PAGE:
* Good density and public transit access. * Convenient access to Downtown among all modes. Great bike infrastructure. * Excellent connectivity and less confusing diagonal roads than most DC neighborhoods. * Great racial diversity and decent economic. * A fair amount of public housing remains in Near Northeast. * Good cultural amenities in Near Northeast include a great array of bars, decent # of restaurants & cafes, a couple live music venues, a performing arts center in an old Art Deco theater, a handful of art galleries, a couple of local museums, and the cultural amenities available at Gallaudet University. * Good retail amenities including 3 full-service grocerias, Union Market vendors, a couple drug stores, several boutiques & consignment stores, a book store, several banks, many gyms & dessert joints. * Good array of many well rated schools. * Solid historic and modern-infill architecture. More ornate historic bldgs on the neighborhood’s western and southern borders. * Great tree canopy.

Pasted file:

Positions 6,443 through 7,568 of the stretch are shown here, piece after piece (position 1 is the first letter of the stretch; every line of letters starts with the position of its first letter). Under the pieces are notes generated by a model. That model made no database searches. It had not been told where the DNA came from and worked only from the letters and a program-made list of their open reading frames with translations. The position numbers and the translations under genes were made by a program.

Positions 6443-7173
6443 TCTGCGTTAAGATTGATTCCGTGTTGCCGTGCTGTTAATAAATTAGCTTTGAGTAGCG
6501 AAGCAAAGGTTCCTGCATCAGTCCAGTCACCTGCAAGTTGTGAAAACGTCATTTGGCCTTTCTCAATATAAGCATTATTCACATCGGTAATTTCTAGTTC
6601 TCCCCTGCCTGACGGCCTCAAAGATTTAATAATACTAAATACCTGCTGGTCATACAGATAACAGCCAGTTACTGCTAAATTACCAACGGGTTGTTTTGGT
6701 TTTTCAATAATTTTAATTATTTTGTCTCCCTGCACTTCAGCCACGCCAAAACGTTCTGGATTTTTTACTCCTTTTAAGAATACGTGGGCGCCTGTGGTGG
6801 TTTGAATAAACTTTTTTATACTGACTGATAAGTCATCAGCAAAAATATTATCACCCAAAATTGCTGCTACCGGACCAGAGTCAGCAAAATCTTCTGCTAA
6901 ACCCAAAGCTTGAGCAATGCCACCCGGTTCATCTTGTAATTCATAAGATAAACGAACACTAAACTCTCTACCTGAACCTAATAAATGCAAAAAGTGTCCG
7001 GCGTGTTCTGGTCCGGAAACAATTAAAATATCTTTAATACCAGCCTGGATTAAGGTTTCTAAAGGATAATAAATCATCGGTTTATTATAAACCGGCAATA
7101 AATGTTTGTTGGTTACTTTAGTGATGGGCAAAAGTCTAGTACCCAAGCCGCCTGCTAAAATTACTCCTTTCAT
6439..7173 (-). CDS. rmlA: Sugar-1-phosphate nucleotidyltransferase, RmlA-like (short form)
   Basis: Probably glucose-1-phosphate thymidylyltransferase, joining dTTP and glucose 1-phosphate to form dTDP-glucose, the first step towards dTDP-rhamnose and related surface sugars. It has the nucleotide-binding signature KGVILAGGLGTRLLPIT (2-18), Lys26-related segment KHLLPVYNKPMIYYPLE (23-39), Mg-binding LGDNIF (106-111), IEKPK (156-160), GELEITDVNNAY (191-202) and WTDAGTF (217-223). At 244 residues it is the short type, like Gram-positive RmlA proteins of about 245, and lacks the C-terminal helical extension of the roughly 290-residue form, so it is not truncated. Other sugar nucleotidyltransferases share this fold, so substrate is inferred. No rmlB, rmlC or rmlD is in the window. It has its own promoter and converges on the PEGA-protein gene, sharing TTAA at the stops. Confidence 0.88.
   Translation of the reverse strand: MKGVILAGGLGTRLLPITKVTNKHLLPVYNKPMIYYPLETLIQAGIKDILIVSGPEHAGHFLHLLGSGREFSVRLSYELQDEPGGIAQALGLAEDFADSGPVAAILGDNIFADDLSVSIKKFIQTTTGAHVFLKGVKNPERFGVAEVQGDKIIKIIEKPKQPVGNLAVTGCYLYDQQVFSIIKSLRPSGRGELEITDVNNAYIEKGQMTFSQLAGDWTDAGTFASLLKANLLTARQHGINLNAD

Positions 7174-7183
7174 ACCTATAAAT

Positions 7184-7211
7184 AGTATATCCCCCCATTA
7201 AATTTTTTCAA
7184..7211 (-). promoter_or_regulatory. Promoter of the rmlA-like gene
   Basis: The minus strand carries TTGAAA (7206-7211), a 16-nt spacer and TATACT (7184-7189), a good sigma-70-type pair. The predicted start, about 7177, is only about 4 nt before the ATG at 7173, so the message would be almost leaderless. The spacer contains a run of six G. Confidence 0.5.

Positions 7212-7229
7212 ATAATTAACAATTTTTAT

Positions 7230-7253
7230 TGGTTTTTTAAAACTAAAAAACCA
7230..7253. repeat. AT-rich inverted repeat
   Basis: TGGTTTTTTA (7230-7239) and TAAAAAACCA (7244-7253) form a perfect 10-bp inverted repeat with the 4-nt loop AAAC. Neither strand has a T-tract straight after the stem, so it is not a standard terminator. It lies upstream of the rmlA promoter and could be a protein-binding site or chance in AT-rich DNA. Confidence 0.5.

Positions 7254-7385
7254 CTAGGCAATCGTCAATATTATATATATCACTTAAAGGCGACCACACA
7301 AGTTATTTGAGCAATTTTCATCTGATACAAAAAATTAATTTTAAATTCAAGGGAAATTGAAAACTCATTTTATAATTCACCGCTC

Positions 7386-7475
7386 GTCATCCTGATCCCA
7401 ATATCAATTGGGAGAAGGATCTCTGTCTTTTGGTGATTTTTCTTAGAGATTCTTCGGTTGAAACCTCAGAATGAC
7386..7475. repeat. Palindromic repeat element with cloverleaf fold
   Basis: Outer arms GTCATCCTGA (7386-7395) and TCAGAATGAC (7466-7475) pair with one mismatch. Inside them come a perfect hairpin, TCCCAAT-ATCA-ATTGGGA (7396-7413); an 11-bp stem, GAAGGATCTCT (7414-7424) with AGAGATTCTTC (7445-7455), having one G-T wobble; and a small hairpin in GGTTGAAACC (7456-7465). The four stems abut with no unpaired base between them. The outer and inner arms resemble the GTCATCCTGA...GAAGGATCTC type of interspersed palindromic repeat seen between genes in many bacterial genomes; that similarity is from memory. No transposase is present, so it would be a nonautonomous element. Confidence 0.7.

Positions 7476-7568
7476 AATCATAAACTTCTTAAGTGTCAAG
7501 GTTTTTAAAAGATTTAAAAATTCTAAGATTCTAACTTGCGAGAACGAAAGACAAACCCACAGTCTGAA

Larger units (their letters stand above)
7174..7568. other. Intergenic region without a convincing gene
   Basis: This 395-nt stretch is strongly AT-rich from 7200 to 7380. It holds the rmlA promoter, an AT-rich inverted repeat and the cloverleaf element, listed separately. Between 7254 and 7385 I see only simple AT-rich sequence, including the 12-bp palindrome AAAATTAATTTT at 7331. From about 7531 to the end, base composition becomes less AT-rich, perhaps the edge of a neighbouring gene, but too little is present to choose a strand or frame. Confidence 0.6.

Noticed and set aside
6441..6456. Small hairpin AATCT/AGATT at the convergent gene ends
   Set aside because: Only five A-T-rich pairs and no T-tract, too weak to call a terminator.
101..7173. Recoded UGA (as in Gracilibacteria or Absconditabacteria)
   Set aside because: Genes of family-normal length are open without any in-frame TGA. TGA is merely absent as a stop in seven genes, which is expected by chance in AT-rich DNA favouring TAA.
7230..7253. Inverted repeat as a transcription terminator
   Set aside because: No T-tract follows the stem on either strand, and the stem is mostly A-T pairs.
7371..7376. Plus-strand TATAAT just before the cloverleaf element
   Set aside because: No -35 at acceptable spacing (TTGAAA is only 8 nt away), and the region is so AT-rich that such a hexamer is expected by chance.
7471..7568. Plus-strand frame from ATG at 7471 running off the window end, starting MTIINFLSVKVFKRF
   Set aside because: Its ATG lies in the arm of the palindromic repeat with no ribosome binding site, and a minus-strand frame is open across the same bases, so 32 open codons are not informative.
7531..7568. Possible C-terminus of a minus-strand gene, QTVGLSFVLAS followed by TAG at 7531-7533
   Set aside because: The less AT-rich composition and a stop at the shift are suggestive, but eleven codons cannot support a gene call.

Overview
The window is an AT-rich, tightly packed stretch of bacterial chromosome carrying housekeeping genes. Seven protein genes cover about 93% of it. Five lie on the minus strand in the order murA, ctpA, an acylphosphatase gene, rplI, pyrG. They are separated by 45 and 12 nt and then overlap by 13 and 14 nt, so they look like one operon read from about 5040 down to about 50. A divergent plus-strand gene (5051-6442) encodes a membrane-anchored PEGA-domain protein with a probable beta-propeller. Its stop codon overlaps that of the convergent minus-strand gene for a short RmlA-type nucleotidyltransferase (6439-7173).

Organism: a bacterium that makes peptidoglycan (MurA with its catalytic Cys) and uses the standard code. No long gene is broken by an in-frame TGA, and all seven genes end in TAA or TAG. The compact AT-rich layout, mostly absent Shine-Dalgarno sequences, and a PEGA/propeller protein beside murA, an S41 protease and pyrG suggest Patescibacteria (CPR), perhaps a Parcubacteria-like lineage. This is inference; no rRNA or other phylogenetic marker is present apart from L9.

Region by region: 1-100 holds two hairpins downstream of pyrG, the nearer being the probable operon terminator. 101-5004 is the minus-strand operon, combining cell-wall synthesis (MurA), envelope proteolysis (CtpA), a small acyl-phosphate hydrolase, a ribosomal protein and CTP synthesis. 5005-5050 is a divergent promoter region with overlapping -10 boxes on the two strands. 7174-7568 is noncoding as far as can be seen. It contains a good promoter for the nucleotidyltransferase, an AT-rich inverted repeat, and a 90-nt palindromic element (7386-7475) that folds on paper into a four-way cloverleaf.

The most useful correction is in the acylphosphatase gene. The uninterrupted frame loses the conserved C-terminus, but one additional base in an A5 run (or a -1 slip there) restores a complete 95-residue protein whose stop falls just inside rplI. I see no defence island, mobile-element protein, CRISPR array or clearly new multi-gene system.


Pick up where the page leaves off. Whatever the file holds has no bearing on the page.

* Not many families with Children here. * For sale housing is expensive but still some moderate priced hsg. Lots of 1-bed flats sell btwn 350-500K. Also some more expensive. 2-beds sell anywhere btwn 450K-1 M but some product is more expensive. 3-beds generally sell btwn 750K-1.5M. 4 & 5 beds sell for a bit more, maxing out at around 2M. * Studios lease in the high 1Ks, 1-beds high 1Ks and 2Ks, 2-beds lease btwn the high 2Ks-4K, and 3-beds lease for 3-4s. Some 4-bed product leasing in the 4 & 5Ks. * Good access to many small parks/parkettes and a recreation center. But no medium or large parks here. * No public library of local post office, several churches. No local hospitals either. * Generally a safe neighborhood but some gritty spots remain along H Street and eastern edge of the district.